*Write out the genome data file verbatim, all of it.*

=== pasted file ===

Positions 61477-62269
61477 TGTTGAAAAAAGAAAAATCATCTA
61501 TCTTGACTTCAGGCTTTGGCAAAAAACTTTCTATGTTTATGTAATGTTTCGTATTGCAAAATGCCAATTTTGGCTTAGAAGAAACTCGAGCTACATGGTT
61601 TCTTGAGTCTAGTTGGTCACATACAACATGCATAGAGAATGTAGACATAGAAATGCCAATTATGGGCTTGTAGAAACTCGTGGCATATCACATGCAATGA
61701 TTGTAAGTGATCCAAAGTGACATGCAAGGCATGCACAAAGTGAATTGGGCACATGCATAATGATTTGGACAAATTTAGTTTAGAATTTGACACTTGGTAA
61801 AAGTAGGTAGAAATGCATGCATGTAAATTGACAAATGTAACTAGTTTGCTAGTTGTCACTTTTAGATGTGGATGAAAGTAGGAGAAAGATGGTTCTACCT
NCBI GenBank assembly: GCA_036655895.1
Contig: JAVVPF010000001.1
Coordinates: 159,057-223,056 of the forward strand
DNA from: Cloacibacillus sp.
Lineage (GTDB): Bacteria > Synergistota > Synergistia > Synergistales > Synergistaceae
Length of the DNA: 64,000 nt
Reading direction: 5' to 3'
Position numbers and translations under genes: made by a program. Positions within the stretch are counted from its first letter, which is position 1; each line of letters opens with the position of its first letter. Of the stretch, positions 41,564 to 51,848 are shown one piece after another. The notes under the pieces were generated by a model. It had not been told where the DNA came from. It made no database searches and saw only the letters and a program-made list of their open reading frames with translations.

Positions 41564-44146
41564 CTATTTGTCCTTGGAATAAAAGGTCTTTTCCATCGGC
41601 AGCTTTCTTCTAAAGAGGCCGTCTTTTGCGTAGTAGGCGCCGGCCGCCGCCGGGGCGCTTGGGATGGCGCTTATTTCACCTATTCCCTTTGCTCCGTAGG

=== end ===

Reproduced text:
Positions 61477-62269
61477 TGTTGAAAAAAGAAAAATCATCTA
61501 TCTTGACTTCAGGCTTTGGCAAAAAACTTTCTATGTTTATGTAATGTTTCGTATTGCAAAATGCCAATTTTGGCTTAGAAGAAACTCGAGCTACATGGTT
61601 TCTTGAGTCTAGTTGGTCACATACAACATGCATAGAGAATGTAGACATAGAAATGCCAATTATGGGCTTGTAGAAACTCGTGGCATATCACATGCAATGA
61701 TTGTAAGTGATCCAAAGTGACATGCAAGGCATGCACAAAGTGAATTGGGCACATGCATAATGATTTGGACAAATTTAGTTTAGAATTTGACACTTGGTAA
61801 AAGTAGGTAGAAATGCATGCATGTAAATTGACAAATGTAACTAGTTTGCTAGTTGTCACTTTTAGATGTGGATGAAAGTAGGAGAAAGATGGTTCTACCT
NCBI GenBank assembly: GCA_036655895.1
Contig: JAVVPF010000001.1
Coordinates: 159,057-223,056 of the forward strand
DNA from: Cloacibacillus sp.
Lineage (GTDB): Bacteria > Synergistota > Synergistia > Synergistales > Synergistaceae
Length of the DNA: 64,000 nt
Reading direction: 5' to 3'
Position numbers and translations under genes: made by a program. Positions within the stretch are counted from its first letter, which is position 1; each line of letters opens with the position of its first letter. Of the stretch, positions 41,564 to 51,848 are shown one piece after another. The notes under the pieces were generated by a model. It had not been told where the DNA came from. It made no database searches and saw only the letters and a program-made list of their open reading frames with translations.

Positions 41564-44146
41564 CTATTTGTCCTTGGAATAAAAGGTCTTTTCCATCGGC
41601 AGCTTTCTTCTAAAGAGGCCGTCTTTTGCGTAGTAGGCGCCGGCCGCCGCCGGGGCGCTTGGGATGGCGCTTATTTCACCTATTCCCTTTGCTCCGTAGG